Czech Republic - Cesky Krumlov & Castle Hluboka

Trip Start May 30, 2013
1
27
140
Trip End Dec 10, 2014


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Flag of Czech Republic  , Bohemia,
Thursday, August 1, 2013

We woke up at 6.00 to be able to depart at 7.00. That day our goal was to visit two places – the city of Cesky Krumlov, which is supposed to be the second most beautiful city in the Czech Republic (of course, after Prague) , and the Castle Hluboka that is known as the biggest castle (of a "chateau" kind) in the Czech Republic.

Since both places are situated in the South Bohemian Region of the Czech Republic it took us approx. 2 hours to get to Cesky Krumlov by car. It is very important to highlight the fact that old Cesky Krumlov is a UNESCO World Heritage Site and was given this status along with the historic Prague castle district. Construction of the town and castle began in the late 13th century at a ford in the Vltava River, which was important in trade routes in Bohemia.

Our first steps headed to one of the local coffee houses. This one was quite cute, all in Italian style…they even said hello in Italian :) Nevertheless, on the way to the café we could admire the late-Gothic cathedral called St. Vitus Church from the bank of the Vltava River. After having a quick coffee and some ice tea we decided to go to the main square (Namesti Svornosti) to get a city map as well as some additional information about what to see in the city.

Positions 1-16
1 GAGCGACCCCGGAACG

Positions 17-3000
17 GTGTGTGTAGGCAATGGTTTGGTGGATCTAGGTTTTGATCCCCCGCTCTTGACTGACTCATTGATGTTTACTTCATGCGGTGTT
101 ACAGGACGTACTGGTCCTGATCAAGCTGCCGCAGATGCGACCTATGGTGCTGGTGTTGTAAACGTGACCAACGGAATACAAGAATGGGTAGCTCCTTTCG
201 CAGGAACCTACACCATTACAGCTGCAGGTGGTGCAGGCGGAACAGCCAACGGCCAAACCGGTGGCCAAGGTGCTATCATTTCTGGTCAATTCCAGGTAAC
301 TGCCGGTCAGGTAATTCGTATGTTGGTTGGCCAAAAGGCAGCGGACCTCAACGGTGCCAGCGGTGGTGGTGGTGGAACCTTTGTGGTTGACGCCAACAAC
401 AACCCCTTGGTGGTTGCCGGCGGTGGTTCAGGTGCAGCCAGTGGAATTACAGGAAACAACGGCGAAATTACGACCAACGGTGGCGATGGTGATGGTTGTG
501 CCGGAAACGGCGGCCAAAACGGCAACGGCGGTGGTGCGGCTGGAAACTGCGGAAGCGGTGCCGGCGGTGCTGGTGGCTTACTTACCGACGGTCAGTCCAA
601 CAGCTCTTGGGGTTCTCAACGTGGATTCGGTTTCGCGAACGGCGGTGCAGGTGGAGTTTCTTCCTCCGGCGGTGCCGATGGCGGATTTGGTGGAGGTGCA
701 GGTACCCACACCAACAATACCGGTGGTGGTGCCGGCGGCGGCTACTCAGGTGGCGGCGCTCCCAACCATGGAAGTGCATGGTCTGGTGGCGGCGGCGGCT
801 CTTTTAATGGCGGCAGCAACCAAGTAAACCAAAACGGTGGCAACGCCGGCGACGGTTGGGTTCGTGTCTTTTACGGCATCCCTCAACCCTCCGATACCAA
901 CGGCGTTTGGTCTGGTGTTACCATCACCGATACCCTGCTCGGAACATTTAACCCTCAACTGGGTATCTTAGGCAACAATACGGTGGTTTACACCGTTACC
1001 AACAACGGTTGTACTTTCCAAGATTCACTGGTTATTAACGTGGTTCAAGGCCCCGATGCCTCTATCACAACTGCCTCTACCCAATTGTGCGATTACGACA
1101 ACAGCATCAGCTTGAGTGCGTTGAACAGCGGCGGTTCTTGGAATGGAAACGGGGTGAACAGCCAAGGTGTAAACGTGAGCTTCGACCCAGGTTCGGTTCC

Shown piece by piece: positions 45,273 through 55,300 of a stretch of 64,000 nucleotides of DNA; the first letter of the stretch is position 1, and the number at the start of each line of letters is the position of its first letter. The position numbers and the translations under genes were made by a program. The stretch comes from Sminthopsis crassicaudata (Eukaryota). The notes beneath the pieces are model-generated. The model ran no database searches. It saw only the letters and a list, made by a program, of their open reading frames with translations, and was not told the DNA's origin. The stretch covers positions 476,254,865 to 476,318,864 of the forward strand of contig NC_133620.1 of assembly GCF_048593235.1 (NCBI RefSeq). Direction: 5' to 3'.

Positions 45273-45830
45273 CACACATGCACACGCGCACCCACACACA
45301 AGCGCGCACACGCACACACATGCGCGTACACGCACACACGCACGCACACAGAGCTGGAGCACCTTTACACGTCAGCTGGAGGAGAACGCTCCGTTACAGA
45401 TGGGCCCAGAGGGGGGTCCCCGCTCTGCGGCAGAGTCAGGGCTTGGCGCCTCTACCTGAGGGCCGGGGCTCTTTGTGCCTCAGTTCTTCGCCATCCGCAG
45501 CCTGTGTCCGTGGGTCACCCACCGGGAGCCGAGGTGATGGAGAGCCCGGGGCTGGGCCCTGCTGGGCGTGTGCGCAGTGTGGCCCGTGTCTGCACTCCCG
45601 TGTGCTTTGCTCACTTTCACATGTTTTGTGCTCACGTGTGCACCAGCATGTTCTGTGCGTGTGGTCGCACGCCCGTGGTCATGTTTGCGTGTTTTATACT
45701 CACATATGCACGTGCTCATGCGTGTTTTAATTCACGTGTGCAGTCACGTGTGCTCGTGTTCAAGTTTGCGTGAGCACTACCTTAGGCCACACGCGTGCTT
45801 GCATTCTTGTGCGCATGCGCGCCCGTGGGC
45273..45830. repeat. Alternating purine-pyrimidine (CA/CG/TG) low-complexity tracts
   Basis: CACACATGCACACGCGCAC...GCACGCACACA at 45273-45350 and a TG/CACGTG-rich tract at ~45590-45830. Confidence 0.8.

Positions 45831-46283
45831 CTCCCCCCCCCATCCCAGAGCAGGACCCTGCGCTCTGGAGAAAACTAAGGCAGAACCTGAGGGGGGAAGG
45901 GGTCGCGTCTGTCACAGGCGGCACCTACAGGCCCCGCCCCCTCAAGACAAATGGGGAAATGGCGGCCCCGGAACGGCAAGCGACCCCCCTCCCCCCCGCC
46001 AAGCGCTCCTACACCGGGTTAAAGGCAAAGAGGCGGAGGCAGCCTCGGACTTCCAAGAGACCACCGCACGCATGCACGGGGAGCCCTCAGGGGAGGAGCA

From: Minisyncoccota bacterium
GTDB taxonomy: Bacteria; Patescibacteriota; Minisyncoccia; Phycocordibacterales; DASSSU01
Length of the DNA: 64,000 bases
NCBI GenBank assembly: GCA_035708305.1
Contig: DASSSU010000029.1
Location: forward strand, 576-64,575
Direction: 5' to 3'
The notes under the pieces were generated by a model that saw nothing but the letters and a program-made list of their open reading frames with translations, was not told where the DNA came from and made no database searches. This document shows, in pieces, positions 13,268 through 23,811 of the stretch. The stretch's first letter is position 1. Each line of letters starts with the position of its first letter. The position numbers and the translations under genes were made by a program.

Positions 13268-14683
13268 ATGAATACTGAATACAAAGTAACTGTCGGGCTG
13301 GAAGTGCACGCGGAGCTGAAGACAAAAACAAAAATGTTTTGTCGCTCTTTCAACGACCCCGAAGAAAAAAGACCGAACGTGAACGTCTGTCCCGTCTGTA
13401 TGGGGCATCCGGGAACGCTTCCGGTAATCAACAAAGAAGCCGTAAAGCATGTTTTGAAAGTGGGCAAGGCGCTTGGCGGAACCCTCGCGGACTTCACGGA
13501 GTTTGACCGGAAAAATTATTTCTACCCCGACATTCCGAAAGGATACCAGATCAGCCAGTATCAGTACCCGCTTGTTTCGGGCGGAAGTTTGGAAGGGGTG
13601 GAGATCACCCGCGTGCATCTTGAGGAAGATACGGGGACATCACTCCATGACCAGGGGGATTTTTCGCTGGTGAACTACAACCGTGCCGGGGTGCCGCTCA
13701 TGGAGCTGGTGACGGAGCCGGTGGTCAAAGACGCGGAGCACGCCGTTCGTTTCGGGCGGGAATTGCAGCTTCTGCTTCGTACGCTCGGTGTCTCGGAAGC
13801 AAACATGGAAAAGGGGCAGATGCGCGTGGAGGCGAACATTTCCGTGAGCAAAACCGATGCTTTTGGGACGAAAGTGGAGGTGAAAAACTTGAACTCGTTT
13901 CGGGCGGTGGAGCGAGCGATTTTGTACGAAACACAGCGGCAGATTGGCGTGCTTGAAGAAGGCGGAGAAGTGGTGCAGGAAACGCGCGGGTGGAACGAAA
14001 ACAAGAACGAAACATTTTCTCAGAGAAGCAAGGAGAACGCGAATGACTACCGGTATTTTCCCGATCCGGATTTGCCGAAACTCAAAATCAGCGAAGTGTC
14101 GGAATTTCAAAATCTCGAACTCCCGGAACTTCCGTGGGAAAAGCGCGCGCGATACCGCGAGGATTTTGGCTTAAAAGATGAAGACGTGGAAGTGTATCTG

Once we left the tourist information center, we accidentally passed by the Museum of Torture Instruments. The whole purpose of the museum was to reveal the inhuman methods used by the ancient torturers, including examples of thumbscrews, bone-breaking wheels and other torture “equipment”. Although I realize itīs a little bit creepy Iīm really interested in this kind of stuff so I convinced the rest of our group (basically my mum and Gonzalo) to enter with me. Fortunately they enjoyed the museum as much as I did so they didnīt regret to go in :) Thus we could learn how different instruments of medieval tortures worked – for example:

  • The Virgin of Nuremberg. This device was born in Germany and it got its name from the fact that its exterior resembled a Bavarian girl. The condemned party was closed inside the contraption where the body of the unlucky individual was pierced by sharp spikes. The spikes were positioned in a manner so that, even though they penetrated various parts of the body, they did not rupture any vital organs, ensuring a long period of suffering.
  • The Chastity Belt. Traditionally, such appliances were used to ensure wifeīs faithfulness when they were left at home by crusaders fighting in Palestine. Actually, it was technically possible only for short periods, not more than a couple for days. The effects were, otherwise, infections caused by abrasions against the metal edges. However, it seems that the main use of this device was to form a barrier against rape. Therefore, the historians believe that women themselves asked for the belt.